It has been quite a busy week in the world of sport. A lot of key moments and headlines from around the globe have made for interesting conversations, articles, interviews, and much more. However, no story is as big as what the next sentence is about to say. The NFL got sued this week and it was about time.
The week before the Superbowl is usually a very big week for the NFL as the Pro Bowl is on. The league’s best players — that are not in the Superbowl — gather in one place for a fun week of activities, interviews, and then the big game on Sunday.
Now, instead of talking about the Pro Bowl, we have been talking about Brian Flores’ lawsuit against the league and its teams. On Tuesday, the former Miami Dolphins Head Coach accused the NFL of racist hiring practices.
Flores’ lawsuit said the NFL is segregated as is “managed much like a plantation.” He accused the Miami Dolphins owner of offering to pay him $100,000 for every loss in the 2019 season. He also accused the New York Giants and the Denver Broncos of “sham” interviews to abide by the Rooney Rule regulations.
What is the Rooney Rule you ask? Well, it is a policy that requires teams to interview ethnic-minority candidates for head coaching and senior football operation jobs.
The NFL and the teams accused have all denied these accusations.
These allegations made by Flores are significant. The hiring practice of the NFL has long been questioned, even after the Rooney Rule was formed in 2002. Since then, only 15 of the 129 Head Coaching vacancies – not interim positions – have been filled by black coaches. So, if Flores’ lawsuit is proven in court, along with the other allegations, this could be a landmark moment in the NFL’s history.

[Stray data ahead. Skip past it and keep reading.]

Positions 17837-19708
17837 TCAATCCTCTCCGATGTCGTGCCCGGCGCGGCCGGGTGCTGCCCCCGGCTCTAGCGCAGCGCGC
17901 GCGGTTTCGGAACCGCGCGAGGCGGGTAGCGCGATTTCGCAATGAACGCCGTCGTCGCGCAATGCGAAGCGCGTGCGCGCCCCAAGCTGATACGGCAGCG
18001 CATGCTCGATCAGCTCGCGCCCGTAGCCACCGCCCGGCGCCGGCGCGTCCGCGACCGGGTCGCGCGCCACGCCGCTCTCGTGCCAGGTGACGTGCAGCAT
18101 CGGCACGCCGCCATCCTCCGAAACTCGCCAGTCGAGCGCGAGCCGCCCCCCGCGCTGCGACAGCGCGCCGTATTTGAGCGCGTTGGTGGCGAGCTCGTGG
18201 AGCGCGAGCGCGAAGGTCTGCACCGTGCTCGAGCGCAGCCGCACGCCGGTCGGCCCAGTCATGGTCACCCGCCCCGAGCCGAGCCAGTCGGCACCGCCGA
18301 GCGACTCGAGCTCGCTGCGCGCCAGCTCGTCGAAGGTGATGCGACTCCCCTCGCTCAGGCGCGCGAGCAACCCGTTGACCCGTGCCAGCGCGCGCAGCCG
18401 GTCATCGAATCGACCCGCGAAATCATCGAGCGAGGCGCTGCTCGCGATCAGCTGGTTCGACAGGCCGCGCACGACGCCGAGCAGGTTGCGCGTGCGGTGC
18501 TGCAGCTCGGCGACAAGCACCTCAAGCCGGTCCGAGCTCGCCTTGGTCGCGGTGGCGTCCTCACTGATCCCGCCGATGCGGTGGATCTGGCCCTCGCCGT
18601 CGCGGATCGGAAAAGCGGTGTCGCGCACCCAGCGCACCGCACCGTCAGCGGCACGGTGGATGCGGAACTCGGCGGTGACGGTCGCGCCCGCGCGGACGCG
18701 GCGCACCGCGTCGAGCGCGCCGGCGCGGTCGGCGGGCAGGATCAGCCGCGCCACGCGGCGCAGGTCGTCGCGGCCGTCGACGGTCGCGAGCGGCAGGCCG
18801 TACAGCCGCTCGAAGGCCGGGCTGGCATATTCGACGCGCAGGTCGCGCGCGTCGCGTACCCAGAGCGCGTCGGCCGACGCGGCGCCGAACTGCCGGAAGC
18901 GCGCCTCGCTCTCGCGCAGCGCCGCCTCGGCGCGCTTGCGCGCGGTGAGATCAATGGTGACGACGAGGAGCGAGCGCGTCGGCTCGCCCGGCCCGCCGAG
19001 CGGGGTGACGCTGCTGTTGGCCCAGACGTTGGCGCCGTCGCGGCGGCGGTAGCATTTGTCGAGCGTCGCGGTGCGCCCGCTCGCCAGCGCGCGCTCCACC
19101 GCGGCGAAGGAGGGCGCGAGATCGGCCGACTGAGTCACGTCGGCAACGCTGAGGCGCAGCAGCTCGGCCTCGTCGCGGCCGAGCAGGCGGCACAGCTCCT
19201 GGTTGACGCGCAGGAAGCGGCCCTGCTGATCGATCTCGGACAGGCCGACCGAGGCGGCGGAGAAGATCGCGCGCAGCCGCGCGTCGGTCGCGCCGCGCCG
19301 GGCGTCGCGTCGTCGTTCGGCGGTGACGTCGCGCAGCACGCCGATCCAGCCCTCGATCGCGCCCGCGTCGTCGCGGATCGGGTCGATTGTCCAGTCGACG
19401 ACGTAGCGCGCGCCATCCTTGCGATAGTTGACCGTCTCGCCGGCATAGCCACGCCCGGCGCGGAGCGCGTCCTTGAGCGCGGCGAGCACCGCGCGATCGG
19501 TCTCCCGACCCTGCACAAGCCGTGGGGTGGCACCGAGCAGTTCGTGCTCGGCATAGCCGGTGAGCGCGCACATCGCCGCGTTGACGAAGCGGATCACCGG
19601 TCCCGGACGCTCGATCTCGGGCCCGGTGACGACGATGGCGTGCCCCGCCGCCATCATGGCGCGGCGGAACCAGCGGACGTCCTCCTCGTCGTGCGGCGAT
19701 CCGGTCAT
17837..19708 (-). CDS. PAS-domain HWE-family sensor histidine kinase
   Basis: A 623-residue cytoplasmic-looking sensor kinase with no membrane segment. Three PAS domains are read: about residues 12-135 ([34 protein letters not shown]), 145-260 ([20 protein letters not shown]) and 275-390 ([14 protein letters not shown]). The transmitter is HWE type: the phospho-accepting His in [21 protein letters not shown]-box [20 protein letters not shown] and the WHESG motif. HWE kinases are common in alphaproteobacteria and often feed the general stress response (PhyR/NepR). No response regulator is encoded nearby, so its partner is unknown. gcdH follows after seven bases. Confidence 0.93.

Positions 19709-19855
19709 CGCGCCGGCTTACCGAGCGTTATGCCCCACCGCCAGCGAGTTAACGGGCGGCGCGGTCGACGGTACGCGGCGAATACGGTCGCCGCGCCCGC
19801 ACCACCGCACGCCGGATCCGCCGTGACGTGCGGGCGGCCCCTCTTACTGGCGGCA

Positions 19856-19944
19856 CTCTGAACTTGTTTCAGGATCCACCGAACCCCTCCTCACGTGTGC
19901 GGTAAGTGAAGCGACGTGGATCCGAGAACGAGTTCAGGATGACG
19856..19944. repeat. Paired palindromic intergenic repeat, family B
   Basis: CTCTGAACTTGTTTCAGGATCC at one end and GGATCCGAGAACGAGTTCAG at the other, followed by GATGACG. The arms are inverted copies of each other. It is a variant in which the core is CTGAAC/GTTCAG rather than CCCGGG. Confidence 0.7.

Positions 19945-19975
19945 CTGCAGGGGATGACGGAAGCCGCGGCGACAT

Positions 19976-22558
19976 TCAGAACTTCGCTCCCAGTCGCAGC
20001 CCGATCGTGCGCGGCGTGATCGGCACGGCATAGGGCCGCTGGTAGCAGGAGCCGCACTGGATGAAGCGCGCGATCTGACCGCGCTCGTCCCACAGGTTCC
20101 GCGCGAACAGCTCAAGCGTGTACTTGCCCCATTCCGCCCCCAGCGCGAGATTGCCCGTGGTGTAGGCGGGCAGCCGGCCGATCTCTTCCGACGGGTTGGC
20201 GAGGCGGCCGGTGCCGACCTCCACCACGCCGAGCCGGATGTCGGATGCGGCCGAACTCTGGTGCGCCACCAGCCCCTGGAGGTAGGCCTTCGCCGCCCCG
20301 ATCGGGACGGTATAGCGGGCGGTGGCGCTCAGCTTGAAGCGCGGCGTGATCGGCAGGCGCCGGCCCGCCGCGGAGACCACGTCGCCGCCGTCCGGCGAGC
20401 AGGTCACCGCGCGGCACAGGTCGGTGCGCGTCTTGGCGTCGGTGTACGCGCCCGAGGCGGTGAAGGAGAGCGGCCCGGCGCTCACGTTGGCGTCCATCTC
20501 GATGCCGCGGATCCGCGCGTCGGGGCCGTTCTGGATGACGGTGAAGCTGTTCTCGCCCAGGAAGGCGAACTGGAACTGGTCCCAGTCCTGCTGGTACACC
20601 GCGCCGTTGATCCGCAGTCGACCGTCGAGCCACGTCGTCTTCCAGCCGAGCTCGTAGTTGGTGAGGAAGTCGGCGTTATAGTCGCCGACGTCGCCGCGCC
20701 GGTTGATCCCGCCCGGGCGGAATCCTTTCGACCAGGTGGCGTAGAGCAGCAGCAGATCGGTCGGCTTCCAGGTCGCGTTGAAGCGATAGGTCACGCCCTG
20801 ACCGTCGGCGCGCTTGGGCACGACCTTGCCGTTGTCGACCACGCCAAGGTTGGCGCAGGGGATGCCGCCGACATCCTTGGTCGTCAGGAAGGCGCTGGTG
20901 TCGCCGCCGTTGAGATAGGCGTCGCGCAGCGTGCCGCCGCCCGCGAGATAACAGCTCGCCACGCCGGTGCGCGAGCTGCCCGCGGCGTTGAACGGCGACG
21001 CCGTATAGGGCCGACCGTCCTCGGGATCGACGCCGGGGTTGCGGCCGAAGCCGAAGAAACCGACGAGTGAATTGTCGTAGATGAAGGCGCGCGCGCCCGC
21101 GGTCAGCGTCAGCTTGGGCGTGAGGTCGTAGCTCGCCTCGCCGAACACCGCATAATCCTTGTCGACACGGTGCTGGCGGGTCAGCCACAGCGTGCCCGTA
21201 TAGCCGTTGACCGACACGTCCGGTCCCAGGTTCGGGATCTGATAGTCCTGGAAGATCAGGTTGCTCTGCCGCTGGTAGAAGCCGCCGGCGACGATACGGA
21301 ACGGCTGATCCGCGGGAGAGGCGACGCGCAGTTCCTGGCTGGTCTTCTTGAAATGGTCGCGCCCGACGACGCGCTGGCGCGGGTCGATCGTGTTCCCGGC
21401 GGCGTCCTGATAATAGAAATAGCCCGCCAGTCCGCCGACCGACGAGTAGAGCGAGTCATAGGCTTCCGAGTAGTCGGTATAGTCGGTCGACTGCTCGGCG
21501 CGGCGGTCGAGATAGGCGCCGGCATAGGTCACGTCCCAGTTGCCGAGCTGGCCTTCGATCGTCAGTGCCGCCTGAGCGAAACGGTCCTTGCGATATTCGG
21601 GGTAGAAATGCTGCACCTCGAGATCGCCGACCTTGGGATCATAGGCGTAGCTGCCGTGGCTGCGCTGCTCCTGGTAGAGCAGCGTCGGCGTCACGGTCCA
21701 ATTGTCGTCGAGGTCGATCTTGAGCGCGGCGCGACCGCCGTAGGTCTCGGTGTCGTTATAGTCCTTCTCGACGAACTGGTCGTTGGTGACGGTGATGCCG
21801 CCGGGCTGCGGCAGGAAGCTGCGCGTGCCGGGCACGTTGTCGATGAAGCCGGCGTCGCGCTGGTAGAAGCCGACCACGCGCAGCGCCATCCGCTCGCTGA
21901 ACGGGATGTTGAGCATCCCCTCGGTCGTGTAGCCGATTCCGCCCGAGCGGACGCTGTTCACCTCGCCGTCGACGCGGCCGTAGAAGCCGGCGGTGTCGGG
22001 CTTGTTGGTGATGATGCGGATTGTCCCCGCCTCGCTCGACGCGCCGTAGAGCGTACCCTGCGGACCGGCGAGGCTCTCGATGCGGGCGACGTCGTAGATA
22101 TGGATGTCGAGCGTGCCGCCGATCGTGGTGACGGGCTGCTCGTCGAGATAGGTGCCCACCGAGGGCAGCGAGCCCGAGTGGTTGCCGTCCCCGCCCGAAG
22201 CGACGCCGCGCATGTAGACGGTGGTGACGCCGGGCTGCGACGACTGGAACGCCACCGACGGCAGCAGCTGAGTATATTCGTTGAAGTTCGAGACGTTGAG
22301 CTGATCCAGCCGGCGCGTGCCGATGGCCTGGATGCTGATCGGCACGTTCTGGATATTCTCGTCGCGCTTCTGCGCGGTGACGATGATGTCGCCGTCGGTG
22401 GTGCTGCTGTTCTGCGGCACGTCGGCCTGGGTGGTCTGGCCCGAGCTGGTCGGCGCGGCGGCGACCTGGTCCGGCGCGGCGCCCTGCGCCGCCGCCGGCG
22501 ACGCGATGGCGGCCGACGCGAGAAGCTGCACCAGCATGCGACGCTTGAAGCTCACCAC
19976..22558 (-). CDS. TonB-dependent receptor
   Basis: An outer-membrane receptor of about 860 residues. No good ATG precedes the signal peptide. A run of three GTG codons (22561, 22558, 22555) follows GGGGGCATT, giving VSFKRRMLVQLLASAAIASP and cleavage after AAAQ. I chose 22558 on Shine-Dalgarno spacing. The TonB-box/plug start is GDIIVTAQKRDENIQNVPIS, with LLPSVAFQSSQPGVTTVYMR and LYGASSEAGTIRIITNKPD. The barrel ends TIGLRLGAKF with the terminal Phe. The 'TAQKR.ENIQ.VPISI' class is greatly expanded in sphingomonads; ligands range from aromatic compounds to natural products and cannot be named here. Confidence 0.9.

So, how did we get here?
Well, Brian Flores was recently fired from his job as Head Coach of the Miami Dolphins much to everyone’s surprise. During his time as their Head Coach, he turned a franchise that had been known more for losing recently into a winning team. He won 49% of his games and had two back-to-back winning seasons in 2020 and 2021.
As a result, many felt that because of Flores’ performance he would not be without a job for long.
He was then called for an interview with the New York Giants. However, before his interview, he received a message from his former boss Bill Belichick. The Patriots Head Coach congratulated Flores on getting the Giants job before he had interviewed.
Flores was puzzled and asked Belichick if he had meant to send the text to Brian Daboll. Belichick immediately apologised and informed Flores that the job was Daboll’s before Flores had even had the chance to be interviewed.
Flores has now chosen to sue the NFL and the teams involved and has received the backing of many former black coaches, fans, and media members.
Flores had to do this. In a league that is played by 70% black players, there is currently only one Head Coach. When the season ended, there were nine Head Coaching vacancies in the league. As of typing this, six of those vacancies have been filled by white men. So, does the NFL expect us to believe there are no qualified black Head Coaches?
The other issue is that when black Head Coaches are given an opportunity, they are usually given a short leash. In recent times, we have seen Steve Wilks and David Culley fired after one season, despite being given limited resources. Black coaches are expected to work miracles and when they do not, their position is questioned.
Then there is Jim Caldwell who took the Detroit Lions to the playoffs in two out of his four seasons in charge. He had the best winning percentage – 56.3% – of any Detroit Lions Head Coach since 1950, yet he was fired in 2017. To make matters worse, his replacements have fared much worse than him.
Also, despite never having a losing record in a season since taking over as Pittsburgh Steelers Head Coach in 2007, Mike Tomlin’s position is often questioned. All of these are one of many examples of black coaches having to work twice as hard to prove themselves.
The NFL has a problem with hiring minority coaches. But, why? Well, you would have to ask the majority-white owners why they mainly hire people who look like themselves.
Brian Flores has taken a stand and the fact that many people feel he may never coach again in the league tells you all you need to know. Flores, at 40, is risking his livelihood to affect change. The NFL must look within and address a problem we all know they have. But do they want to?